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Haitian Rice Farmers Double Their Yields

Leo Andres Pablo Julson lost his mother at the age of 10, an event that marked him deeply. He was forced to quit school shortly after her death to help his father in the fields and remembers working long hours by his side. Their hard work did not pay off as they would have liked in rural Haiti—life as a farmer was difficult and their agricultural production remained low. 
Today, as a rice farmer, Julson has seen a dramatic improvement in his family’s way of life. Thanks to a USAID-funded project, Feed the Future West, Julson is now a self-confident farmer filled with hope for the future. Feed the Future West is a five-year project in Haiti that started under the U.S. Government’s flagship global hunger and food security initiative, Feed the Future.  
Before the arrival of the Feed the Future West project, Julson was one of many farmers whose rice yields barely reached 2 tons per hectare. But after using the System of Rice Intensification (SRI), a method of rice cultivation that has been adopted in 40 countries, Julson’s yields more than doubled. The method allows farmers to double their yields while using fewer seeds and significantly less water and fertilizers. The principles of SRI include good soil preparation, adequate space between plants, using one seed per pocket, intermittent irrigation, weeding between rows, and organic fertilizer. This results in strong roots and vigorous plants that engender high yields.
“I would have never imagined that it was possible for me to harvest 5 to 6 tons of rice on one single hectare of land—it’s such an extraordinary feat for me,” said Julson.
Since 2011, this increase in yields has generated revenues of more than $1,000 each planting season—double what Julson made in previous seasons.
“My family’s living condition has greatly improved, and now I can hope for a better future for my son, including allowing him to have a good quality education. I have also been able to acquire a motorcycle, which has made life easier for my family and allows me to transport produce more easily,” said Julson, who sells the rice locally. 
As a certified master farmer and member of the Federation for the Development of the Thomazeau Plain, a farmers’ association, Julson is working hard to promote the SRI technique among farmers in his community.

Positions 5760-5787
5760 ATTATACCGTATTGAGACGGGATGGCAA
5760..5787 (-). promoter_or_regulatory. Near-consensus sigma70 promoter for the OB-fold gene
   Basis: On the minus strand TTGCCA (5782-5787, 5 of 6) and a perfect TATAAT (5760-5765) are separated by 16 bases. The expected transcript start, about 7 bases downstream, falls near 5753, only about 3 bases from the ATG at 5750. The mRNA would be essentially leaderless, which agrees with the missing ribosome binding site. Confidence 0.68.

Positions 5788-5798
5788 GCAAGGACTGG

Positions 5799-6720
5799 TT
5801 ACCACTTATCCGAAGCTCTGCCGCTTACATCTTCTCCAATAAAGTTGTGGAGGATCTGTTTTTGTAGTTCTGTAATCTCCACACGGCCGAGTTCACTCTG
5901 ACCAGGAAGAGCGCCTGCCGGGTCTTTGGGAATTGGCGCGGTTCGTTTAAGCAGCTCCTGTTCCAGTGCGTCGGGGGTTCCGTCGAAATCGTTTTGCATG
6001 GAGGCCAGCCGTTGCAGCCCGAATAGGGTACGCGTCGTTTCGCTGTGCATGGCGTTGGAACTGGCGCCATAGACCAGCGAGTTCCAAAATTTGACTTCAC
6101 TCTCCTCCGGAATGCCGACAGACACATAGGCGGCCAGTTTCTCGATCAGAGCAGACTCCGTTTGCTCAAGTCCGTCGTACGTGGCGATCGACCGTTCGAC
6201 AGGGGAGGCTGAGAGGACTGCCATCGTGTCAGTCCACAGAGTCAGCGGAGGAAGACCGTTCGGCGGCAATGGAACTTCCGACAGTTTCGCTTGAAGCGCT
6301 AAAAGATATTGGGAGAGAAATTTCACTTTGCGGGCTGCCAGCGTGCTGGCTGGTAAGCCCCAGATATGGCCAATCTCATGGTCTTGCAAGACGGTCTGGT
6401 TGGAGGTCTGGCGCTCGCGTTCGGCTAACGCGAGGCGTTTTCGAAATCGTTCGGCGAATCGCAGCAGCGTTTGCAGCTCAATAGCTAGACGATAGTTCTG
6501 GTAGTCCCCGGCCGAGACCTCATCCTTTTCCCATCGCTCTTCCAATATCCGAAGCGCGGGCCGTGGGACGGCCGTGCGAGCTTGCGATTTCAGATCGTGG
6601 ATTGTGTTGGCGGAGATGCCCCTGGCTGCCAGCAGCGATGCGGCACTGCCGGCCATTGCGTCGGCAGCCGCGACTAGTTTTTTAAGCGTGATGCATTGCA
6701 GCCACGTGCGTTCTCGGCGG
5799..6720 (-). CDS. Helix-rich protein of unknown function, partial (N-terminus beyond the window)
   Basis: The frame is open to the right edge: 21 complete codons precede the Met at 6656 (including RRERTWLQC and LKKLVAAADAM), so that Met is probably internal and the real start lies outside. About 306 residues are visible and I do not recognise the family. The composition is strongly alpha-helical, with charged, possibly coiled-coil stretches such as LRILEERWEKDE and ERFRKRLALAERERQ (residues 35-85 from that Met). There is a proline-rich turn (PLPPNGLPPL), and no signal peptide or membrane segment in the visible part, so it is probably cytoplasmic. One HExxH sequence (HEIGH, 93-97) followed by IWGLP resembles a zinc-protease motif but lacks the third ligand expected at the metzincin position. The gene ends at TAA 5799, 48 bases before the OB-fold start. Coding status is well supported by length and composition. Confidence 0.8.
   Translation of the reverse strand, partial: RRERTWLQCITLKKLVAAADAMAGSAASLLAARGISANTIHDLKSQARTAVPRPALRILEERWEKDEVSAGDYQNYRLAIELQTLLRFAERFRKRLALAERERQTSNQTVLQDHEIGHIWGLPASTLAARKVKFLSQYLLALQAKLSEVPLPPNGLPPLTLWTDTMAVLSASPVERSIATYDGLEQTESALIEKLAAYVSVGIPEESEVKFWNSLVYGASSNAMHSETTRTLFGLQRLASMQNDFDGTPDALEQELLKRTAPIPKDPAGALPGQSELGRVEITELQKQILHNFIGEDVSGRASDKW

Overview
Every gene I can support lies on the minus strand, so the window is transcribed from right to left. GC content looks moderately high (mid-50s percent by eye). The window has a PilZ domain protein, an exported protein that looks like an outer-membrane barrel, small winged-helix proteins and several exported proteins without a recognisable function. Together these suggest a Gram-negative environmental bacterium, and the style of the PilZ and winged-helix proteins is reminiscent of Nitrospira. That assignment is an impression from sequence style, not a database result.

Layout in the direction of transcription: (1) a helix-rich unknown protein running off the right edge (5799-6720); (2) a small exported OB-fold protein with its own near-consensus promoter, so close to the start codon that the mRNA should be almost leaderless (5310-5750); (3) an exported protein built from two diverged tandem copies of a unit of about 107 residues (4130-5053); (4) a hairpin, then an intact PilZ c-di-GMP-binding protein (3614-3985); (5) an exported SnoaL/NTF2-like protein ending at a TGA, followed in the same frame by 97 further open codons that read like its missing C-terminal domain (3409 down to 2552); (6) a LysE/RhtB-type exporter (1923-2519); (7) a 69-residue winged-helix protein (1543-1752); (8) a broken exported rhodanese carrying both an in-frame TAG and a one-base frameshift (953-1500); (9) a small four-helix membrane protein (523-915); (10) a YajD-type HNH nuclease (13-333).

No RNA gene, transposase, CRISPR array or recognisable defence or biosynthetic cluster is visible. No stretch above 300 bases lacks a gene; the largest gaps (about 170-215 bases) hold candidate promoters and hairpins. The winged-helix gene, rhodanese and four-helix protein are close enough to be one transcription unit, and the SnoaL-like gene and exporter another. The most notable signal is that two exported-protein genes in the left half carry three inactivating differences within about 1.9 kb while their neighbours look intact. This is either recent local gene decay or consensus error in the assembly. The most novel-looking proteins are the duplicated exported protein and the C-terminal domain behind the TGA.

“This experience has proven to me that we farmers can once again believe in agriculture and that we are also capable of helping improve the environment in the country,” he said. 
The SRI method was first introduced by the Feed the Future West project in 2010 in selected areas, including the Cul-de-Sac plain where Julson lives. The project prepared demonstration plots to illustrate to farmers the superior results of SRI. With a traditional rice plot planted next to one using the new SRI technique, farmers were able to witness firsthand the difference in yields produced. The Feed the Future West project worked with about 1,500 farmers using SRI. For rice farmers alone, the gross margin per hectare increased from $350 to $1,691.
For the rice farmers in Feed the Future West’s intervention areas, this difference represents the potential for a better future and improved way of life. With the work of successful farmers like Julson who are helping to promote the techniques within their communities, farmers will continue to see improved futures and living conditions, even after the Feed the Future West project ends in May 2014.
Farmers benefiting from the Feed the Future West project have seen yields increase in other areas as well. From 2009 until 2013, corn yields increased 448 percent, bean yields increased 94 percent, and plantain yields by 56 percent.
This article originally appeared on the USAID website. 

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